you mentioned the gingrich loophole, the kerry loophole. republicans seem less fond of this plan. is there any hope of this going forward? >> the interesting thing about the tax plan is the people who put on the running shoes the fastest and running away from it were speaker boehner and republican colleagues. i give dave camp credit for putting something concrete on the table. there is lots not to like him to david kamp plan. what he did was make the point many of us were making over the last years. it is harder than you think to bring down rates in a deficit neutral manner, in other words by eliminating certain tax benefits, tax expenditures. for years the house republican
budget has said we are going to drop the tax rate from 39% down to 25%. we have pointed down repeatedly during these budget discussions that you cannot do that without actually increasing the tax burden on middle income americans. we think the map shows that. i think dave camp has proved that. if you look at his plan, you actually have a top marginal tax rate. he also put a lot of provisions in there to try to make it deficit neutral in the last 10 years. he has the bank fee and think tax in there. he has a lot of other provisions in there. he has made the point a lot of us have made, which is this is harder to do than you think. i should also point out that even with everything he did to try to make it deficit neutral,
most people believe it will significantly increase deficits in the second 10 years. he because he moves forward through various changes, going from 401(k)s to iras, it moves revenue into the next 10 year window. that revenue that will come in the second 10 years is no longer there with increased deficits. lots of big questions. >> when he gives up the gavel, will this create a template going forward? >> i think the different components of that are certainly things that are going to be in play and discussed. if and when we are able to move forward on a company of tax reform legislation, these are ideas that are out there. i'm sure when we have a
discussion on the budget this year in the house budget committee we will have a healthy discussion of some of dave camp's proposals as well. there is one area in the tax reform universe that is at least overlapping in principle. that has to do with corporate tax reform. if you look at the president's proposals, dave camp proposals, while they are different there are some important principles. there is some overlap in the way they deal with international taxation. interestingly both proposals use some of the income captured as part of corporate tax reform to increase the transportation trust fund, our infrastructure investment.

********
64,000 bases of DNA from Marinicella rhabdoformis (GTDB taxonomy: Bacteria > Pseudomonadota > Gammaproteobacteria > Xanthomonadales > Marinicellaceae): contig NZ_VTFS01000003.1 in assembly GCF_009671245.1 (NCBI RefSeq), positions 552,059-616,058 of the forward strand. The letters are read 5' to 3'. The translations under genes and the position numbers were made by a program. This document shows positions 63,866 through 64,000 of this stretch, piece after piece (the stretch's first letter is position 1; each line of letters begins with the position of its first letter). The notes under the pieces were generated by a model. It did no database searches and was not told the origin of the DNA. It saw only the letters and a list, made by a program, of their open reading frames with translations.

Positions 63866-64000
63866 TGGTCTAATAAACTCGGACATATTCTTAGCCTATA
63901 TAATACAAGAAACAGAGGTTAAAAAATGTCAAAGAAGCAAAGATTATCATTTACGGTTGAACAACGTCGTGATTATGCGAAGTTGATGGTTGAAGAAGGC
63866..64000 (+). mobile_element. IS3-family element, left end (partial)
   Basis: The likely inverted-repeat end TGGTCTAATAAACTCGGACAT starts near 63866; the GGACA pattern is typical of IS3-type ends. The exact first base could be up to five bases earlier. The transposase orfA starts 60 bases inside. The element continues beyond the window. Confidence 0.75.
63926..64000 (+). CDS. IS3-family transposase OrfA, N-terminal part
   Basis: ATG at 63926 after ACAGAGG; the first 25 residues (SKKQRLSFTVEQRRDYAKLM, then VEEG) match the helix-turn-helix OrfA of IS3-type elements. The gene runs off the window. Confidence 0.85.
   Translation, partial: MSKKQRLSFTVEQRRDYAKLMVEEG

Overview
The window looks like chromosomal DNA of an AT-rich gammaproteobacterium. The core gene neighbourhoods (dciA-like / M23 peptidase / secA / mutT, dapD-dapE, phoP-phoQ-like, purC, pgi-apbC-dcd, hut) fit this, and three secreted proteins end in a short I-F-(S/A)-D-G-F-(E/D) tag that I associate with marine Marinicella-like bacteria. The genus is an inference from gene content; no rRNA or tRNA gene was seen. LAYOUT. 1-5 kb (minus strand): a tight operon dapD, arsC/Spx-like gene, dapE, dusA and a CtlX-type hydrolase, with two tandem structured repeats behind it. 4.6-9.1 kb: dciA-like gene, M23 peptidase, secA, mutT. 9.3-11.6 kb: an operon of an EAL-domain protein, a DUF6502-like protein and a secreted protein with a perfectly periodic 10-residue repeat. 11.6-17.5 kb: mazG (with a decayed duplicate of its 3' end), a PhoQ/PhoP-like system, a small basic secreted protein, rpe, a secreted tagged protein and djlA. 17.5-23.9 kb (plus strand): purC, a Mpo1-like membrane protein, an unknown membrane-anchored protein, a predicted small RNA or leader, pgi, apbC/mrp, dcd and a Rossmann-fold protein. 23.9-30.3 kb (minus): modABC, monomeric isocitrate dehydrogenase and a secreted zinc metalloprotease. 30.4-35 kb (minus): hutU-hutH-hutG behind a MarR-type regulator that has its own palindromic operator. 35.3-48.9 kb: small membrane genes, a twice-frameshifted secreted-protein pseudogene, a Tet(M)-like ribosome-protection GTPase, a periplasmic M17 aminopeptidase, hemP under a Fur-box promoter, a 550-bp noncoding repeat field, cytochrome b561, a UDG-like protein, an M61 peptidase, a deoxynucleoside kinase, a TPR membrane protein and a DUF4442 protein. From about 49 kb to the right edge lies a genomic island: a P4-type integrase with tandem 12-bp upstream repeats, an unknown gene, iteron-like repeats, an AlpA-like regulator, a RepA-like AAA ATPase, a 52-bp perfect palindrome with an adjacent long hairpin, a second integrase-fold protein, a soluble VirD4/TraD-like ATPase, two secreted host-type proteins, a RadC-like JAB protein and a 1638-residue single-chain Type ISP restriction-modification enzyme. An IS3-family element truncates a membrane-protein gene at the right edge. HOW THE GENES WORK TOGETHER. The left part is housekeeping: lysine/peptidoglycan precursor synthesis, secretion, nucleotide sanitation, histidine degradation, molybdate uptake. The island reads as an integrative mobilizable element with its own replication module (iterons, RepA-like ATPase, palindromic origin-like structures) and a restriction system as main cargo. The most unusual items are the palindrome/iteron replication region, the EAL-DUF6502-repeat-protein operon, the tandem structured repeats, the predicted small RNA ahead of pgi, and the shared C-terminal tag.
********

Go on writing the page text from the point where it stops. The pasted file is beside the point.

we haven't mentioned that i would say that has to be an important national priority. in the past year there is not enough revenue coming into our federal transportation trust fund to do the work that needs to be done around the country. all new projects, all new funds for projects will come to a halt in september if hungers does not get its act together. of there are some things -- if congress does not get its act together. >> for years republicans have been talking about the budgets president obama put forward and there is not a lot of movement on that. what will it take for some sort of change? >> this is something that worries a lot of us. we need to come up with a long-term plan for our national infrastructure investment. right now, as with so many other
things in congress, we are on a week to week and month to month short-term horizon. the key issue comes down to funding for the transportation trust fund. either you essentially borrow the money from the general fund and dedicated revenues. if you don't replenish those and come up with a mechanism to expand those resources, then you are borrowing from the general fund. there are a number of proposals to deal with this. if our republican colleagues don't put up that idea than they should put out another idea on how to pay for.
if they want to pursue dave camp's proposal that's fine. >> you mentioned doug elmendorf, who was up here. he has not been especially kind to democrats. reports have suggested there'll be a negative impact on employment. it seems to have stalled political momentum. do you worry about what the cbo projections have been saying? >> i want to salute dr. elmendorf because he has a tough job being the umpire of who calls the balls and strikes. there will be times where one party or another does not fully agree with this assessment. if members of congress could to make up their on projections you can imagine -- as crazy as the budget process is now it would get that much worse.